If you have been beekeeping on a small scale for a few years Honeyland may change your perspective. The movie is shot in the “fly on the wall” perspective or should I say “bee on the wall.” The dialogue is organic, the cinematography is outstanding, but the true beauty is how Hatidže Muratova interacts with wild honeybees. You can actually feel Hatidže Muratova connection to nature and her bees. The experience is a bit magical. Hatidže does live in poverty, making her living off of a few wild beehives. The title “Honeyland” seems to suggest some sort of mecca, but the reality is drastically different.
Hatidže is credited as the last keeper of wild bees in Macedonia. She lives in an abandoned, derelict, village in the mountains of Macedonia. From my perspective she was not their keeper. There was a symbiosis between bees and people in Honeyland that made me question how I approach my domesticated bees at the bee yard. Hatidže never showed any signs of possession towards the bees. They were not hers, they were just sharing a space. A space that each party benefited from, and also benefited from having both around. Hatidže protected the bees from outside dangers (mostly her neighbours)
The movie opens with Hatidže scalling a gut wrenching cliff to check on a colony of wild bees far up in the cliffs of Macedonia. Her movements up the cliffs were sure and her movements with the wild bees were even more exact. While watching, my first reaction was that there was no way I would scale that cliff and absolutely no way I would approach a wild colony without some serious protection. To my surprise the bees were calm to the point that they seemed to respect her handling of them.
The way she grabbed the honey comb hanging from the top of the small grotto in the side of the mountain was so delicate that the bees didn’t even notice that she was taking their honey. She used both hands, but only the tips of her weathered fingers would touch the comb. She used an old metal cone to remove some of the bees and tenderly place them on the ground beside the hive. Every bee was important and she took the time to make sure that none were hurt. There were a few scenes in Honeyland showing her gently help a struggling bee out of a pool of water, or gingerly remove a bee from peril. Even in backyard beekeeping there are times that I rush and squish some bees, or I am a little quick pulling an outside frame. I feel like most beekeepers are extremely caring and receptive to the needs of the hive. Hatidže caring went so far beyond that. She was not just concerned about the health of the hives, she was concerned about the health of every single bee.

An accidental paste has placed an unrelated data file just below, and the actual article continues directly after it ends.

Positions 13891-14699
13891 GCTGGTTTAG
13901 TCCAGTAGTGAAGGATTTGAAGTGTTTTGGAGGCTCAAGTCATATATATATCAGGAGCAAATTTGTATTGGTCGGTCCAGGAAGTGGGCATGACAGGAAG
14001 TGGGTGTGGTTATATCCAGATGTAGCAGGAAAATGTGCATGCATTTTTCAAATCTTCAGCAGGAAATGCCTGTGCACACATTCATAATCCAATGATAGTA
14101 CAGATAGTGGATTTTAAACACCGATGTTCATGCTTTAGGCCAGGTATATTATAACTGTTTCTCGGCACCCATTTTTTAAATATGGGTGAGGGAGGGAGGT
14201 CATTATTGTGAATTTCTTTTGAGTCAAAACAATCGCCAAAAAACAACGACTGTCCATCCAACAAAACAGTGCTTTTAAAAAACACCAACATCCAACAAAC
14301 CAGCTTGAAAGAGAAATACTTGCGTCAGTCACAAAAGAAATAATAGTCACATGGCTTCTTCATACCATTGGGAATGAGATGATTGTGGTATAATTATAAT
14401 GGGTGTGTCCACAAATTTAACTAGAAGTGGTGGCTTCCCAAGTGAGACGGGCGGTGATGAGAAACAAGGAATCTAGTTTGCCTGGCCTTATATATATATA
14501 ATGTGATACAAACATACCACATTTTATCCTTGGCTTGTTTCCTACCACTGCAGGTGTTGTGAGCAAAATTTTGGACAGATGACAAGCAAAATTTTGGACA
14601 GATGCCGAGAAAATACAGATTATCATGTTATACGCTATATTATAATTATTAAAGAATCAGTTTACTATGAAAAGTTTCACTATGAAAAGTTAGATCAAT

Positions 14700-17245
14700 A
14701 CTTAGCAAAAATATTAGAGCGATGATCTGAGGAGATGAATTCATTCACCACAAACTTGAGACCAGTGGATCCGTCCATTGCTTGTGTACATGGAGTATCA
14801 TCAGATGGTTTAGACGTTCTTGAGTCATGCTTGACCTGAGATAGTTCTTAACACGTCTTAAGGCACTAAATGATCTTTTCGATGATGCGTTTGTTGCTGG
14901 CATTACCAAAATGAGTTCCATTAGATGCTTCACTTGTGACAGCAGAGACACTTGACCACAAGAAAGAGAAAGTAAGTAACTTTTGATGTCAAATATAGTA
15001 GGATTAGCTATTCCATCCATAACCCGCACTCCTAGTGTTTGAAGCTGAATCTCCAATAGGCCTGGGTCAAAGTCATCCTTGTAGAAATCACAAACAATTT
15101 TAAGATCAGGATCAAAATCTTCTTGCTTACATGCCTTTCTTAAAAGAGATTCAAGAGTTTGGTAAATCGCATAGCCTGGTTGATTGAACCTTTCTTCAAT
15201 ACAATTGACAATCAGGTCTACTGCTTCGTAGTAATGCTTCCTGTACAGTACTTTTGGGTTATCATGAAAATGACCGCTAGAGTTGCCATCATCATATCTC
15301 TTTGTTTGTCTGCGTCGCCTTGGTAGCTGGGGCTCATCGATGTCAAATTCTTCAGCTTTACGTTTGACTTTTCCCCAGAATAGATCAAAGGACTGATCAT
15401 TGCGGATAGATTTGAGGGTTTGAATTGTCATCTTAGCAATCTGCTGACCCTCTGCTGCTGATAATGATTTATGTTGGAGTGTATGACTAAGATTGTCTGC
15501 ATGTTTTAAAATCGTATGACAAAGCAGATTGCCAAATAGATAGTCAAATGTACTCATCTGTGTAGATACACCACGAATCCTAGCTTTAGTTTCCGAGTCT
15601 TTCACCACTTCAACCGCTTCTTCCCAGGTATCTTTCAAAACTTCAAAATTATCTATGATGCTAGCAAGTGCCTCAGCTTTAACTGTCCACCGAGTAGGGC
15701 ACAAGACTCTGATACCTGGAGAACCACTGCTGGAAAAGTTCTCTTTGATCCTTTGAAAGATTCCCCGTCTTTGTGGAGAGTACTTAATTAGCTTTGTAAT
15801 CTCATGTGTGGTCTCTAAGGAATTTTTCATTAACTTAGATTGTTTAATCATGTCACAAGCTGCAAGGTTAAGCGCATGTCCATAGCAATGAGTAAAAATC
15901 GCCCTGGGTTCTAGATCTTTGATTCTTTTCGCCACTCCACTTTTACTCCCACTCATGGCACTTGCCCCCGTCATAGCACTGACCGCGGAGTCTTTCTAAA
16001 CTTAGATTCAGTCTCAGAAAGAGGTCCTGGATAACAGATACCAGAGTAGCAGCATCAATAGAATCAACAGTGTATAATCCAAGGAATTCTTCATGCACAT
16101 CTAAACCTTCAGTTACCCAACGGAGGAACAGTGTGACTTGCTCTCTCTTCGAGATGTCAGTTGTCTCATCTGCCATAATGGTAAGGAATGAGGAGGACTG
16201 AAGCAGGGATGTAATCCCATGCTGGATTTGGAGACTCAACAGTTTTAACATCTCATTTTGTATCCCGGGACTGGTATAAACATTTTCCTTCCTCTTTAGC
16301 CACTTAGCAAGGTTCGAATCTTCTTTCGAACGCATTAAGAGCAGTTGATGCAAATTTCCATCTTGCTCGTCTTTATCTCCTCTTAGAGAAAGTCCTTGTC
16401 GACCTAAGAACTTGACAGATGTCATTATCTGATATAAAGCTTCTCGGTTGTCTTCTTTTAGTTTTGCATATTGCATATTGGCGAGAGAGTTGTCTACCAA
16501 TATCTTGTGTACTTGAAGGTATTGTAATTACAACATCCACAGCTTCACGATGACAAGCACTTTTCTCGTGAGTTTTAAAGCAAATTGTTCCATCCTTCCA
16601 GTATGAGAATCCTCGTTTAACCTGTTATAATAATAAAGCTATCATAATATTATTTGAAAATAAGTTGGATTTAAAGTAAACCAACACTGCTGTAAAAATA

Take Half Leave Half
Hatidže is rarely seen using a small veil to cover her face. I couldn’t help wonder if she wore the veil as a sign of respect for the bees. Almost if she wanted them to know that they were equal partners. Her motto that she repeats throughout Honeyland is take half, leave half. While most modern day hobby beekeeping already makes sure to leave adequate stores for the winter, the idea of taking half is a sign of only taking your share. I know for a fact that I take much more than half of the bees honey in a season. I always make sure that they have at least 100lbs of honey going into winter in two Langstroth boxes but I am taking more than my half.